Opinion corner: UND, U should play yearlyLast week, I addressed the UND-Minnesota rivalry and Gopher coach Don Lucia’s apparent desire to avoid playing North Dakota.
By: Mark Schuttenhelm For The Sun, The Jamestown Sun
Last week, I addressed the UND-Minnesota rivalry and Gopher coach Don Lucia’s apparent desire to avoid playing North Dakota.
Lucia has been taking so much heat on this issue, he decided to come out and address the situation on his weekly radio show. Lucia again blamed the whole situation on the Fighting Sioux nickname, saying that Minnesota was not willing to wait for the nickname issue to be resolved to fill out their nonconference schedule, and according to University policy, could not schedule a team with an American Indian nickname. Fair enough. But Lucia’s most recent proposal, made just 2 weeks ago, called for the teams to play each other for 2 years, take 2 years off, and repeat the 2-on, 2-off cycle. This would start with the 2016-17 season. So even if you take Lucia at his word on the nickname thing, his own proposal still makes it clear he doesn’t wish to play UND every year.
Another aspect of this I found interesting were the comments made by many Gopher fans, that UND, for recruiting purposes, “needs’” the yearly match-up with Minnesota, while Minnesota has no such need. Now c’mon Gopher fans, I know you want to stand up for your guy behind the bench, but you have to come up with something more substantial than that. But let’s consider that allegation.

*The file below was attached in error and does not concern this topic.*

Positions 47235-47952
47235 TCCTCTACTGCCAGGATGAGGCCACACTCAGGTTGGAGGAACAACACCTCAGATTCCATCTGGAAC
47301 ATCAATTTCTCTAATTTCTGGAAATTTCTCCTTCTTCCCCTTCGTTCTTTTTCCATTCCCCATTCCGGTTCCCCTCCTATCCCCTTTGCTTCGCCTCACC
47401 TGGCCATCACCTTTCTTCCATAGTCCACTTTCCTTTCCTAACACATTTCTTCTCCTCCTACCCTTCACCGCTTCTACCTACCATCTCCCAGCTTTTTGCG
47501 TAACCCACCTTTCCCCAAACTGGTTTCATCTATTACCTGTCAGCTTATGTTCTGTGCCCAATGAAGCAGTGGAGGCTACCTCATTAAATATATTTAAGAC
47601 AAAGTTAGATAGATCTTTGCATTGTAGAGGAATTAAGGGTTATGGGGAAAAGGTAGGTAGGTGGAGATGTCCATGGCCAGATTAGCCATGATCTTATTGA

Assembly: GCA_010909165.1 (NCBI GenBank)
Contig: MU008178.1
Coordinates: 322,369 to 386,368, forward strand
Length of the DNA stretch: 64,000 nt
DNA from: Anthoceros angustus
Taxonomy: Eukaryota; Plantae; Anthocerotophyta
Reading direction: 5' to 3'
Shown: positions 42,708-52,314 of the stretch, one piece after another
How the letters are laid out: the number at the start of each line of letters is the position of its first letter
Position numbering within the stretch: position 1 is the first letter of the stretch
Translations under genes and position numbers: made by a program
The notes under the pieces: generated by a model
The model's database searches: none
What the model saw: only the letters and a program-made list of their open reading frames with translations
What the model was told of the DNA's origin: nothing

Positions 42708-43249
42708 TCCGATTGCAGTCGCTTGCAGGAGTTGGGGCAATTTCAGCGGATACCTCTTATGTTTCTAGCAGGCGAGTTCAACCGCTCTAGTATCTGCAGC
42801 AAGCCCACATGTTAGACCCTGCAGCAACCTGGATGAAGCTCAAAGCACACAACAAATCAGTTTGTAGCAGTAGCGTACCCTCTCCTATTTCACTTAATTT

With seven national championships and a long tradition of excellence, the North Dakota hockey program is one of the most prestigious in the history of Division I hockey. In the last eight years alone, under coach Dave Hakstol, UND has made eight NCAA tournament appearances, five trips to the Frozen Four, and has four WCHA Final Five championships under its belt.
As of last year, some 50 products of UND’s program were playing professional hockey, 17 of them in the NHL.
Next year UND is moving to the new National Collegiate Hockey Conference, an 8-team “super conference.” Six of the teams heading to the NCHC (UND, Miami, WMU, Denver, Nebraska-Omaha, St Cloud State) are ranked 14th or better in this week’s USCHO national poll. Minnesota-Duluth won the national championship two years ago, and Colorado College is an elite program in its own right. There should be no weak links in the NCHC. And let’s not forget the most dedicated fan base in college hockey, 11,000-plus strong for every home game. Throw in the Ralph, the finest pro-style facility in college hockey, and you have quite an attractive package.